Probability Theory and Related Fields

, Volume 162, Issue 1–2, pp 327–364 | Cite as

Information geometry and sufficient statistics

  • Nihat Ay
  • Jürgen Jost
  • Hông Vân LêEmail author
  • Lorenz Schwachhöfer


Information geometry provides a geometric approach to families of statistical models. The key geometric structures are the Fisher quadratic form and the Amari–Chentsov tensor. In statistics, the notion of sufficient statistic expresses the criterion for passing from one model to another without loss of information. This leads to the question how the geometric structures behave under such sufficient statistics. While this is well studied in the finite sample size case, in the infinite case, we encounter technical problems concerning the appropriate topologies. Here, we introduce notions of parametrized measure models and tensor fields on them that exhibit the right behavior under statistical transformations. Within this framework, we can then handle the topological issues and show that the Fisher metric and the Amari–Chentsov tensor on statistical models in the class of symmetric 2-tensor fields and 3-tensor fields can be uniquely (up to a constant) characterized by their invariance under sufficient statistics, thereby achieving a full generalization of the original result of Chentsov to infinite sample sizes. More generally, we decompose Markov morphisms between statistical models in terms of statistics. In particular, a monotonicity result for the Fisher information naturally follows.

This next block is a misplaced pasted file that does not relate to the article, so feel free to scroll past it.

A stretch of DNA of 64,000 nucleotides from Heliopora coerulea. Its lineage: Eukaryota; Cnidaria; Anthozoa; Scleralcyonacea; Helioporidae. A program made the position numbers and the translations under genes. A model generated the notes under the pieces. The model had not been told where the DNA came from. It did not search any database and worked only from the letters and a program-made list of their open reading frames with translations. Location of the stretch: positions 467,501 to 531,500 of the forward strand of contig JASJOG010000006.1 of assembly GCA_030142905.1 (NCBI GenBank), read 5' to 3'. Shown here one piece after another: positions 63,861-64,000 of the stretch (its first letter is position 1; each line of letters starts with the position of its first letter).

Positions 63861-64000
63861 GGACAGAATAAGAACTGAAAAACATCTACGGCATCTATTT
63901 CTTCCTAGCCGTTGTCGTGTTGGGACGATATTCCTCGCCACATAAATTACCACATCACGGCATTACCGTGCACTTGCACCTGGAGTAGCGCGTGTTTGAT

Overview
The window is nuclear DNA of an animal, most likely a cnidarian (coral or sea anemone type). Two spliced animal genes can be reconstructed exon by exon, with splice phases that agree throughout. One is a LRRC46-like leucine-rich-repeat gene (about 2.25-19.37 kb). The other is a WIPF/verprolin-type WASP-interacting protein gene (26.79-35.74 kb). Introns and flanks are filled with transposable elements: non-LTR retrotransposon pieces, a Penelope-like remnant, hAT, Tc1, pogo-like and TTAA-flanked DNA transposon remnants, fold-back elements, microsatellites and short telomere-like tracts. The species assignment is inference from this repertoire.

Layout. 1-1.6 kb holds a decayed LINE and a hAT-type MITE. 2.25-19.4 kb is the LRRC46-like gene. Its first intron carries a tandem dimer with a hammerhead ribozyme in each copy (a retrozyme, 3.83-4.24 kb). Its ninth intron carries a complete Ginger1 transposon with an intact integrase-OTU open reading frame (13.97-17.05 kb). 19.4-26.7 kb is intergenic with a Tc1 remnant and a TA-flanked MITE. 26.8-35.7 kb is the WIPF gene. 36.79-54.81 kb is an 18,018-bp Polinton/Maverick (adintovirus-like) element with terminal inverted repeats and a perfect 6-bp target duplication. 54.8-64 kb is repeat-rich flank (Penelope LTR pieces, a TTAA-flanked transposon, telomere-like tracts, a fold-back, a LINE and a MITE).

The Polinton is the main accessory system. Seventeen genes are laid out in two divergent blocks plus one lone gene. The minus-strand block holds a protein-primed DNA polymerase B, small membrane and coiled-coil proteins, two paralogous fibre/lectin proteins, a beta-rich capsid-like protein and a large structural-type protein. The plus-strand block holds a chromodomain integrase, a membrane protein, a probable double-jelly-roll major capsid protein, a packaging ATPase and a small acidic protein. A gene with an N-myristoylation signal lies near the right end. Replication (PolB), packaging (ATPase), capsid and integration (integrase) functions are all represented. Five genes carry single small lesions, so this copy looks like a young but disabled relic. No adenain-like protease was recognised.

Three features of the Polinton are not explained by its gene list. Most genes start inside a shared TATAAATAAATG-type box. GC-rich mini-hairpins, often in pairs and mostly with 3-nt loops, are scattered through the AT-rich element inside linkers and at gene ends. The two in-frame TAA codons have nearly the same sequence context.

Fisher quadratic form Amari–Chentsov tensor Sufficient statistic Chentsov theorem 

Mathematics Subject Classification (2010)

53C99 62B05 



H.V.L. would like to thank Shun-ichi Amari for many fruitful discussions, and Giovanni Pistone for providing the articles [11, 18]. We thank Holger Bernigau for his critical helpful comments on an early version of this paper. We are grateful to the anonymous referees for their helpful remarks and suggestions. This work has been supported by the Max-Planck Institute for Mathematics in the Sciences in Leipzig, the BSI at RIKEN in Tokyo, the ASSMS, GCU in Lahore-Pakistan, the VNU for Sciences in Hanoi, the Mathematical Institute of the Academy of Sciences of the Czech Republic in Prague, and the Santa Fe Institute. We are grateful for excellent working conditions and financial support of these institutions during extended visits of some of us.


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Copyright information

© Springer-Verlag Berlin Heidelberg 2014

Authors and Affiliations

  • Nihat Ay
    • 1
    • 3
  • Jürgen Jost
    • 1
    • 2
    • 3
  • Hông Vân Lê
    • 4
    Email author
  • Lorenz Schwachhöfer
    • 5
  1. 1.Max-Planck-Institut für Mathematik in den NaturwissenschaftenLeipzigGermany
  2. 2.Mathematisches InstitutUniversität LeipzigLeipzigGermany
  3. 3.Santa Fe InstituteSanta FeUSA
  4. 4.Institute of Mathematics of ASCRPrague 1Czech Republic
  5. 5.Fakultät für MathematikTechnische Universität DortmundDortmundGermany

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